Using python to create Macintosh applications, part zero

This document will show you how to create a simple mac-style application using Python. We will glance at how to use file dialogs and messages.

Our example program asks the user for a text file and checks what style end-of-lines the file has. This may need a little explanation: ASCII text files are almost identical on different machines, with one exception:

Let us have a look at the program. The first interesting statement in the main program is the call to macfs.PromptGetFile. This is one of the routines that allow you to ask the user to specify a file. You pass it one required argument, the prompt string. There are up to four optional MacOS file type arguments you can pass, as 4-byte strings. Specifying no file type will allow the user to select any file, specifying one or more types restricts the user to files of this type. File types are explained in most books on the Mac.

PromptGetFile returns two values: an FSSpec object and a success indicator. The FSSpec object is the "official" MacOS way of specifying a file, more on it later. The success indicator tells you whether the user clicked OK or Cancel. In the event of Cancel we simply exit back to the finder.

PromptGetFile has a number of friends that do similar things:

All routines return an FSSpec and a success indicator.

There are many things you can do with FSSpec objects (see the macfs section in the Python Library Reference for details), but passing them to open is not one of them. For this, we first have to convert the FSSpec object to a pathname, with the as_pathname method. This returns a standard MacOS-style pathname with colon-separated components. This can then be passed to open. Note that we call open with mode parameter 'rb': we want to read the file in binary mode. Python, like C and C++, uses unix-style line endings internally and opening a file in text mode ('r') would result in conversion of carriage-returns to linefeeds upon reading. This is something that Mac and DOS programmers are usually aware of but that never ceases to amaze unix buffs.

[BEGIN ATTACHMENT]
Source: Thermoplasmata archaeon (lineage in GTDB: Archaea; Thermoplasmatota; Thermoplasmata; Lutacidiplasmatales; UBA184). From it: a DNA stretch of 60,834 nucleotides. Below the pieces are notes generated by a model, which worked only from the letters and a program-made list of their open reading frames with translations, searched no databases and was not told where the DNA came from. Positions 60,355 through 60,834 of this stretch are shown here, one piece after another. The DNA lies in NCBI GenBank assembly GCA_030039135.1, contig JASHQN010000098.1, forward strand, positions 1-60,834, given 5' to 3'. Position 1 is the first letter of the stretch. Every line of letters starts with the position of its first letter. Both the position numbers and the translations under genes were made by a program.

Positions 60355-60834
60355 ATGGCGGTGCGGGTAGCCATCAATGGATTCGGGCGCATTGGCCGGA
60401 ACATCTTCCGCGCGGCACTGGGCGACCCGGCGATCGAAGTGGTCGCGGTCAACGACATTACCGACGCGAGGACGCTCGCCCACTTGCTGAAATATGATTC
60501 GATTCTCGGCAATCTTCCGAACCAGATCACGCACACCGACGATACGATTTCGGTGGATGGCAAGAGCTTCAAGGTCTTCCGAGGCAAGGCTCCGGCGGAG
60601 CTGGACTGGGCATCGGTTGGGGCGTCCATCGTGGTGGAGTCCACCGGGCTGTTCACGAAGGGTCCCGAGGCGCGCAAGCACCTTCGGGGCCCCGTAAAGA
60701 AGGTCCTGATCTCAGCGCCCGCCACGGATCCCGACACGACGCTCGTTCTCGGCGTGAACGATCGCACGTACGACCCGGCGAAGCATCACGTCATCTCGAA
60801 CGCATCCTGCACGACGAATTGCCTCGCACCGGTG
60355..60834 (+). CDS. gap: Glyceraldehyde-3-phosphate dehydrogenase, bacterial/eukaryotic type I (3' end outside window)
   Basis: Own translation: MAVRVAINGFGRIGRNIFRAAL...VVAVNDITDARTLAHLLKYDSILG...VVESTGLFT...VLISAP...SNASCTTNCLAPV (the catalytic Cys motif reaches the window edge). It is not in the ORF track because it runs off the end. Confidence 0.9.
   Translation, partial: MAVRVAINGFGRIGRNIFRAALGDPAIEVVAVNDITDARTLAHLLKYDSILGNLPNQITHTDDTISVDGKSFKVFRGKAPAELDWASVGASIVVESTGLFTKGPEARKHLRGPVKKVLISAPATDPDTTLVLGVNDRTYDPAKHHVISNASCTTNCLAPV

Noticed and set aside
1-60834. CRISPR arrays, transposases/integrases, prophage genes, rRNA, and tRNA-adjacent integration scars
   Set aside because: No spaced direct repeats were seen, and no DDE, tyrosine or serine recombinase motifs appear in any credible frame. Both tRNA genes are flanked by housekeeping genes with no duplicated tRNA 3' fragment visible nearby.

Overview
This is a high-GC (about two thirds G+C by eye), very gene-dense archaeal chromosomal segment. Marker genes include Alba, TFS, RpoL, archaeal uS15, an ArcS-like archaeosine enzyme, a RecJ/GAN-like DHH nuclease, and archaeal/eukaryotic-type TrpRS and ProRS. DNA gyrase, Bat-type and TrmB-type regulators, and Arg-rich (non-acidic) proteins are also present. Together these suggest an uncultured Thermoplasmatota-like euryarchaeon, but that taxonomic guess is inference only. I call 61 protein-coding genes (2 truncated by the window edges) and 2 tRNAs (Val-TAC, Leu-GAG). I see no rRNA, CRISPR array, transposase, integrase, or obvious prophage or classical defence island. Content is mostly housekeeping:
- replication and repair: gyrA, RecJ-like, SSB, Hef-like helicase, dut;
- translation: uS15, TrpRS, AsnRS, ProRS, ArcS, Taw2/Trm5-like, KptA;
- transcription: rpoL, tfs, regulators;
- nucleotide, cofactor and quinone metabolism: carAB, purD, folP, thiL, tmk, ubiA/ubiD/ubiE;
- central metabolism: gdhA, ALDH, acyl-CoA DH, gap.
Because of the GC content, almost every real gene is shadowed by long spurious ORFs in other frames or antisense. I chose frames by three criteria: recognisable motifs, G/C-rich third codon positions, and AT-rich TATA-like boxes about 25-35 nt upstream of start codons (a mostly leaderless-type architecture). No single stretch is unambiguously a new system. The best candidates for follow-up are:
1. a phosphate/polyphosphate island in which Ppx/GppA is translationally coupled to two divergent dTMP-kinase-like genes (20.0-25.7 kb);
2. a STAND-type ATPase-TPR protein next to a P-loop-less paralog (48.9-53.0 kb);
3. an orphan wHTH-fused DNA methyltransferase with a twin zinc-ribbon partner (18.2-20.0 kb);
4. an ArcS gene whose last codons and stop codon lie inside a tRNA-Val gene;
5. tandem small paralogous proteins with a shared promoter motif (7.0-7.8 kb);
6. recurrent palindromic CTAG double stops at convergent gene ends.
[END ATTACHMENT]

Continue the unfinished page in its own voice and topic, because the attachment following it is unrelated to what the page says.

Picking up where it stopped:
After we open the file we attempt to read all data into memory. If this fails we use EasyDialogs.Message to display a message in a standard dialog box and exit. The EasyDialogs module has a few more useful simple dialog routines, more on that in example 1.

The rest of the code is pretty straightforward: we check that the file actually contains data, count the number of linefeeds and returns and display a message with our guess of the end-of-line convention used in the file.

The example0 folder has three text files in Mac, Unix and DOS style for you to try the program on. After that, you can continue with example 1 or go back to the index to find another interesting topic.

Jack Jansen,, 18-July-1996.